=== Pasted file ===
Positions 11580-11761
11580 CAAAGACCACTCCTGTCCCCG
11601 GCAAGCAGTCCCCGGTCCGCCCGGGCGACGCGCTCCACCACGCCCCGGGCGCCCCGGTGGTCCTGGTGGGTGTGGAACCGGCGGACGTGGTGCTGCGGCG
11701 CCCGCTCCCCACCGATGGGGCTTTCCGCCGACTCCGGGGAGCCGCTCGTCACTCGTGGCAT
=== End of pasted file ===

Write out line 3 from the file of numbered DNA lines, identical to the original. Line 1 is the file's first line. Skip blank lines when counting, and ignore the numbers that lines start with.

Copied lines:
11601 GCAAGCAGTCCCCGGTCCGCCCGGGCGACGCGCTCCACCACGCCCCGGGCGCCCCGGTGGTCCTGGTGGGTGTGGAACCGGCGGACGTGGTGCTGCGGCG